By Natalie Sherman, The Baltimore Sun | August 11, 2014
More families in the Baltimore region were trying to sell homes in July than any month since November 2011, but sales did not keep pace, according to a report published Monday. With 13,856 homes on the market, the number of active listings was up 22.5 percent in July compared to the same time last year, according to monthly data provided by RealEstate Business Intelligence, a subsidiary of the MRIS multiple listing service.   About 4,897 of the listings were new, representing the 16th consecutive month of year-over-year gains in new listing activity.
BUSINESS
By Natalie Sherman, The Baltimore Sun | August 11, 2014
The number of homes for sale in the Baltimore metro region climbed to the highest level in nearly three years last month, but closed sales failed to follow suit, a mismatch that reflects weakness in the housing market, analysts said. Sales in Baltimore City and the five surrounding counties dipped in July, falling 2 percent to 2,945, according to a monthly report published Monday. Meanwhile, the number of homes on the market rose 22.5 percent year-over-year, reaching 13,856 — more than any time since November 2011, according to the data provided by RealEstate Business Intelligence, a subsidiary of the MRIS multiple listing service.
SPORTS
By Jon Meoli and The Baltimore Sun | July 20, 2014
A familiar process plays out each time you see the descendant of a baseball legend in an obscure minor league ballpark. It's something both observers and the player himself have to deal with - the realization that he is not his namesake, then the understanding that such a standard is unfair and, finally, an appreciation for all the things the new generation does well. Orioles minor league outfielder Mike Yastrzemski, grandson of Boston Red Sox Hall of Famer Carl Yastrzemski, has dealt with it all, and now he is earning notice for more than just his name.
SPORTS
By Eduardo A. Encina and The Baltimore Sun | May 24, 2014
When Orioles right fielder Nick Markakis slapped a single to left field in his first at-bat Friday night against the Cleveland Indians, he continued his climb up the franchise's all-time hit list. Markakis was by no means finished. He hit another single to left in his second at-bat off Indians left-hander T.J. House, passing Paul Blair for sole possession of eighth place on the Orioles' all-time list. When the night was complete, Markakis had his first four-hit game of the season.
NEWS
By Pamela Wood, The Baltimore Sun | May 19, 2014
The Naval Academy is about molding military leaders, but when it comes to scaling a greased-up, 21-foot-tall obelisk, it takes teamwork. That's what propelled 19-year-old Midshipman Michael Landry to the top of a writhing human pyramid Monday. He topped the academy's Herndon Monument with a midshipman's hat after 2 hours, 19 minutes, and 35 seconds - a feat celebrated by his classmates with jumping, cheering and singing. "Plebes no more! Plebes no more!" members of the Class of 2017 chanted.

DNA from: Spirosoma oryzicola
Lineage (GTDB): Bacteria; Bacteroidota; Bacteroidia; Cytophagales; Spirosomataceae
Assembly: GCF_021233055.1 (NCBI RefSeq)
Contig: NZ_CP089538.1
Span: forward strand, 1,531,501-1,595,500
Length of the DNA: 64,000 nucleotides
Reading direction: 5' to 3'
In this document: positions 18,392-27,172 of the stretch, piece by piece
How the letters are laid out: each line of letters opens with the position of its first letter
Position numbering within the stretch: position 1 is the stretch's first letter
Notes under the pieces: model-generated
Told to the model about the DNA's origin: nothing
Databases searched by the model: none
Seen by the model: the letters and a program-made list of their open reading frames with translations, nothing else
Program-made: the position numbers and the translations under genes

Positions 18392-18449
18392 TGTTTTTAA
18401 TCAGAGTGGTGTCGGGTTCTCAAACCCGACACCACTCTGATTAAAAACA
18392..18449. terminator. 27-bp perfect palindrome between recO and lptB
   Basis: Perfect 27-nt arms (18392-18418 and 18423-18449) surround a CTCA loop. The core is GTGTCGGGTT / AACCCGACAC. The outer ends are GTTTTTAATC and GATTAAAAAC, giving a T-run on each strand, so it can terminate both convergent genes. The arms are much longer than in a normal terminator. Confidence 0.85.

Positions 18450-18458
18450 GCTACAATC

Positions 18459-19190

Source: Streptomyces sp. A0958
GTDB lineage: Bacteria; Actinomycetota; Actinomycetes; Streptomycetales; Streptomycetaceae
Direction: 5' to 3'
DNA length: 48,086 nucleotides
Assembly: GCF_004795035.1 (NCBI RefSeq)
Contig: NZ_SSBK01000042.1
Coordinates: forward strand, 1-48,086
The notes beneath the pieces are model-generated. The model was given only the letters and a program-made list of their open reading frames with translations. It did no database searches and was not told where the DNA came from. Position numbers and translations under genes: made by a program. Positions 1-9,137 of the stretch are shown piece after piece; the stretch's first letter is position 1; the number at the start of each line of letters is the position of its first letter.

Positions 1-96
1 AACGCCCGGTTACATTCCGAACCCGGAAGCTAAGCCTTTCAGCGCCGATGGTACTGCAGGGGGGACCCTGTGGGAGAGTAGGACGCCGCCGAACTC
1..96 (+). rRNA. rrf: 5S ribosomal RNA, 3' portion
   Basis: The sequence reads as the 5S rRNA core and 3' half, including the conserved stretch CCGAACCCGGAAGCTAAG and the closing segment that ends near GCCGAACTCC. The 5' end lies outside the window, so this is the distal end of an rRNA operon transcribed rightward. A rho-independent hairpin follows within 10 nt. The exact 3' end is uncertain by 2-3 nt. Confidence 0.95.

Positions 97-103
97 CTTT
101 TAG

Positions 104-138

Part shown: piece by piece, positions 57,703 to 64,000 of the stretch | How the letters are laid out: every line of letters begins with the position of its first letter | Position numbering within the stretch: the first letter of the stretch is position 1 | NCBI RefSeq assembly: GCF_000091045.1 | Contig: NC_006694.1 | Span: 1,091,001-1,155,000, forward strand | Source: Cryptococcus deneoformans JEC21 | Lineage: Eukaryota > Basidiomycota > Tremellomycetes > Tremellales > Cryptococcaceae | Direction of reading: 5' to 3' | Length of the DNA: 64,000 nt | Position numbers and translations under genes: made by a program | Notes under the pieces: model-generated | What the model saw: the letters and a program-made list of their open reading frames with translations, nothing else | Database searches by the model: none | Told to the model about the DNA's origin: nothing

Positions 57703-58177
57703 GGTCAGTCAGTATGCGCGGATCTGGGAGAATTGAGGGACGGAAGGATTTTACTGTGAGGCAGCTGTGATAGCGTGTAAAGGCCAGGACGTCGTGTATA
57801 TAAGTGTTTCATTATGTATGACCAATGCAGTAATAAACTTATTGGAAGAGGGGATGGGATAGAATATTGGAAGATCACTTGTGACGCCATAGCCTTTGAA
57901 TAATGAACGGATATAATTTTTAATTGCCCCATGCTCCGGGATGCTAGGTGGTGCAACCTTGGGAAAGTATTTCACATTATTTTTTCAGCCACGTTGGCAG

NEWS
By Jessica Anderson and Justin Fenton, The Baltimore Sun | May 5, 2014
Nine workers were hospitalized Monday after the roof gave way on a building at the former steel mill in Sparrows Point, disrupting work on the lengthy dismantling of the Baltimore County industrial complex. Four of those hurt suffered serious to critical injuries, authorities said, and state regulators were on the scene investigating what went wrong. All 13 workers in the building that once housed the cold mill at the time of the accident were able to get out, demolition contractor MCM Management Corp.
ENTERTAINMENT
By Sandra Crockett and Sandra Crockett,Sun Staff | October 14, 1999
It's not the adrenalin rush that excites Brian Bovaird when he partakes in one of his favorite activities. Rather, it's that feeling of inner peace he loves. "For me, it's really meditational," says the 20-year-old Towson University student. Inner peace. Tranquillity. Serenity. These are not qualities that spring to mind when one thinks of rock climbing. "The perception is that it is real extreme," Bovaird says. "And, yes, there are some aspects that are. But it's the meditative part of it I love.
ENTERTAINMENT
By Sarah Schaffer and Sarah Schaffer,SUN STAFF | January 15, 2004
At first glance, it doesn't look like a manmade mountain. With its cinderblock and metal exterior walls jutting upward from a wide concrete mound, Earth Treks' Timonium rock-climbing facility blends into the Baltimore region's compacted industrial landscape like a warehouse or plant. But the interior space is a wilder place altogether, offering vertical paths for thrill-seekers who want to escape - if only mentally - the bustle of the urban atmosphere. Thousands of locals, young and old, spend hours at the center practicing the physically and mentally challenging sport of rock climbing.
NEWS
By Tim Swift, The Baltimore Sun | March 15, 2014
After weeks without a jackpot, the Mega Millions prize has once again climbed to more than $400 million. The cash option for the multi-state lottery is $224.8 million, according the Maryland Lottery. The game is played in 43 states including Maryland and Washington, D.C. In October, the lottery adjusted its rules, which has contributed to the larger jackpots. The lottery now pulls from a pool of 75 white balls and 15 yellow or mega balls. The change has allowed for more lower tiered winners, but has made the top prize even harder to come by. Several Marylanders have won $1 million prizes in recent months.
SPORTS
By Matt Schnabel and The Baltimore Sun | February 23, 2014
Gabe McKenzie swayed precariously, hanging from the rock wall by one hand. The 17-year-old let go, falling about 15 feet to the ground. Landing squarely on the mat below, he bounded to his feet and headed back toward another group of climbers for some pointers and his next practice assignment, another run successfully completed. McKenzie has participated in bouldering, a form of rock climbing performed without ropes and harnesses, since eighth grade and ranks sixth nationally in his age group.